Institutional analysis is that part of the social sciences which studies how institutions—i.e., structures and mechanisms of social order and cooperation governing the behavior of two or more individuals—behave and function according to both empirical rules (informal rules-in-use and norms) and also theoretical rules (formal rules and law). This field deals with how individuals and groups construct institutions, how institutions function in practice, and the effects of institutions on each other, on individuals, societies and the community at large.
Since institutional analysis is focused on the systematic study of people's collective behaviour, its ability to explain major political, social, or historical events is sometimes contrasted with the use of conspiracy theory to explain such events, since the latter focuses on explaining such events by a secret, and often deceptive, plot by a covert coalition of small numbers of powerful or influential individuals rather than by the systematic, regular, publicly documented behaviour of groups of individuals.
Use in various disciplines
The term institutional analysis is used by several academic disciplines, and has several meanings and connotations.
One meaning of institutional analysis refers to actual formal institutions. In the biomedical sciences, “institutional analysis” often refers to analyzing data coming from concrete institutions such as health authorities, hospitals networks, etc. Similarly, in the fields of education and public administration and governance studies, the term usually refers to how school boards and governmental agencies implement policies.
Another meaning refers to institutions as ways of thinking that have a direct impact on behaviors. Under this approach, there are several variations and usages of institutional analysis. In economics, it is used to explain why economic behaviors do not conform to the theory of supply and demand. This is a relatively old school of thought that has its roots in the work of early 20th-century economists like Pareto. One of the most prominent contemporary figures of institutional analysis in economics is Douglass North, who received the Nobel Prize for Economics in 1993.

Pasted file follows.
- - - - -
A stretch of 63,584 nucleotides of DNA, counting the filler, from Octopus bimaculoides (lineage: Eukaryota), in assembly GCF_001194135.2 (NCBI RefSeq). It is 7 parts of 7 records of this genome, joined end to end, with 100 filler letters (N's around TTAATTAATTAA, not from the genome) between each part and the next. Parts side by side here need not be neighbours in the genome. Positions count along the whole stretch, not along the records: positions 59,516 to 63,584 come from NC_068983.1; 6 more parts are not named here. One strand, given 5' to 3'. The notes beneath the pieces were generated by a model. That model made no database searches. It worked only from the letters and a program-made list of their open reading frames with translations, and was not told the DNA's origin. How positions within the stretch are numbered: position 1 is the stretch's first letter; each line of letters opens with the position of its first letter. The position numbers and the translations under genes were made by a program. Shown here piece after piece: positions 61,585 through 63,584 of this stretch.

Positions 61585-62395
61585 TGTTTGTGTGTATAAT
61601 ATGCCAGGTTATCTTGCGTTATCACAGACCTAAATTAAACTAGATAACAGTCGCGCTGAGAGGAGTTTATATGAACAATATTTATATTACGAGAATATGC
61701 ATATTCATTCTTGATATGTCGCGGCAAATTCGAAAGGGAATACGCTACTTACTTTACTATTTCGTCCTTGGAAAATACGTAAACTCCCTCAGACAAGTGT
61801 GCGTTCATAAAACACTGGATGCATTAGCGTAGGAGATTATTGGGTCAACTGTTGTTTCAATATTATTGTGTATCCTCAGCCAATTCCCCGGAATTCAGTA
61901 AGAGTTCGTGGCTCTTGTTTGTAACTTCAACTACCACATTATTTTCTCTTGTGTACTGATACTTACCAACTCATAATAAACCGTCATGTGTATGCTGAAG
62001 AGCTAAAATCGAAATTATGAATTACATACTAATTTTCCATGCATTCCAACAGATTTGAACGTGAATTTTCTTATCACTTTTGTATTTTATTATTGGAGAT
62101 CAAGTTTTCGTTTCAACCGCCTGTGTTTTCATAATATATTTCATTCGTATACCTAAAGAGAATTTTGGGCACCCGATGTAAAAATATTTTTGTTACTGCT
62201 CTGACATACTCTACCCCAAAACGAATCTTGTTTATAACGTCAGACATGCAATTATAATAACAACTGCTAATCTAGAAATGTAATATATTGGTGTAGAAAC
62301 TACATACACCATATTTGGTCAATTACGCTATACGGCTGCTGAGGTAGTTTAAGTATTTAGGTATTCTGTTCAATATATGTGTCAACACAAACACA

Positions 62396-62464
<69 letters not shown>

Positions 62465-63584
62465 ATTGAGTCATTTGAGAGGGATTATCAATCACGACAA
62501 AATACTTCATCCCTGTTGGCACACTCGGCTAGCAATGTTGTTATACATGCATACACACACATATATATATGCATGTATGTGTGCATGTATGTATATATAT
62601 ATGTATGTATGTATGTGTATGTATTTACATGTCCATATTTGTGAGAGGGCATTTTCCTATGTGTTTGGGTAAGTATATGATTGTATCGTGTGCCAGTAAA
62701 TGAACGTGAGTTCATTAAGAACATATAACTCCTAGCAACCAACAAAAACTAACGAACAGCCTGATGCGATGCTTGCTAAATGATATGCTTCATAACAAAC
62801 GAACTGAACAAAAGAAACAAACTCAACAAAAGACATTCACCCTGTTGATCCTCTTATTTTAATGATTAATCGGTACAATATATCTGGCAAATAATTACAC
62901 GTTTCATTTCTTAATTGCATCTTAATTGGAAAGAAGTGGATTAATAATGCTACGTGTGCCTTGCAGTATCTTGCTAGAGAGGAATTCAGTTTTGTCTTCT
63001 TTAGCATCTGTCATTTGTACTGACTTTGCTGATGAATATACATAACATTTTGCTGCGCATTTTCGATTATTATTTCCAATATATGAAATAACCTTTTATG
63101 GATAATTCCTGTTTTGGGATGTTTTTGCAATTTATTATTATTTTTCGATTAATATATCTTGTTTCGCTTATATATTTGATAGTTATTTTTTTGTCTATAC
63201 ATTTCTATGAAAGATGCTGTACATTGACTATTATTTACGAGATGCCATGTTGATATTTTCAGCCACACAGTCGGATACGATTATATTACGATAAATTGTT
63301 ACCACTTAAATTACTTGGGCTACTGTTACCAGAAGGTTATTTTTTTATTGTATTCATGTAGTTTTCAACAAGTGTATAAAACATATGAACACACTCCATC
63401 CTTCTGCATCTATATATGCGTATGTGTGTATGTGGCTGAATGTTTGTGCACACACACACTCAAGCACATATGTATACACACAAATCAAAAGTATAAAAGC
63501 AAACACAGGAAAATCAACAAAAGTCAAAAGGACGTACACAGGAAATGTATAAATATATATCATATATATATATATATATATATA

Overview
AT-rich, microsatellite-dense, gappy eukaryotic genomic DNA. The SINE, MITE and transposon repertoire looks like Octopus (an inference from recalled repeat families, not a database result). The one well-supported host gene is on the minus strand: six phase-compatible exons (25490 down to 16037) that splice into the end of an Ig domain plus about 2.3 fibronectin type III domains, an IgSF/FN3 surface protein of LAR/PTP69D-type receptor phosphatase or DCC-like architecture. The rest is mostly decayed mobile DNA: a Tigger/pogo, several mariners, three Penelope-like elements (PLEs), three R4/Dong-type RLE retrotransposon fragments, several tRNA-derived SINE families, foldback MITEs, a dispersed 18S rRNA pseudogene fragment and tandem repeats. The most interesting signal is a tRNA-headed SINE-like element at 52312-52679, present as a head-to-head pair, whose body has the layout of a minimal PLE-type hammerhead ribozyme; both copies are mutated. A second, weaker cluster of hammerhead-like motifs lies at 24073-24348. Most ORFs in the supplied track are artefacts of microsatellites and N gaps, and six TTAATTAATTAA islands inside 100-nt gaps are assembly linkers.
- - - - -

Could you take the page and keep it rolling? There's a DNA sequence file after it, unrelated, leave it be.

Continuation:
Sociology has also used institutional analysis since its inception to study how social institutions such as the laws or the family evolve over time. The foundational author of this approach is Émile Durkheim, also founder of sociology as a discipline.
Since the 1980s, however, there are cross-pollinations between the sociological and economic traditions in institutional analysis. A new focus is to explain how organizations and individuals within organizations make economic and managerial decisions, particularly by investigating the non-rational, non-economic, and non-psychological factors. This movement produced what is known as the New Institutional Analysis. The neoinstitutional approach has several variants. One of them tries to improve economic models based on the theory of public choice, and one of its applications is known as the institutional analysis and development (IAD) framework developed by Elinor Ostrom 2009 Nobel Prize for Economics.  Another variant is influenced by organizational sociology and seeks to integrate Max Weber’s work on bureaucratic mentality.
There is also a French school of institutional analysis influenced by the Durkheimian analysis of social institutions, and the anthropological school of thought established by Marcel Mauss. This approach to institutional analysis is also influenced by thinkers such as Cornelius Castoriadis and Michel Foucault. The main thrust of this approach is the identification of hidden forms of power that institute behaviors and organizational procedures.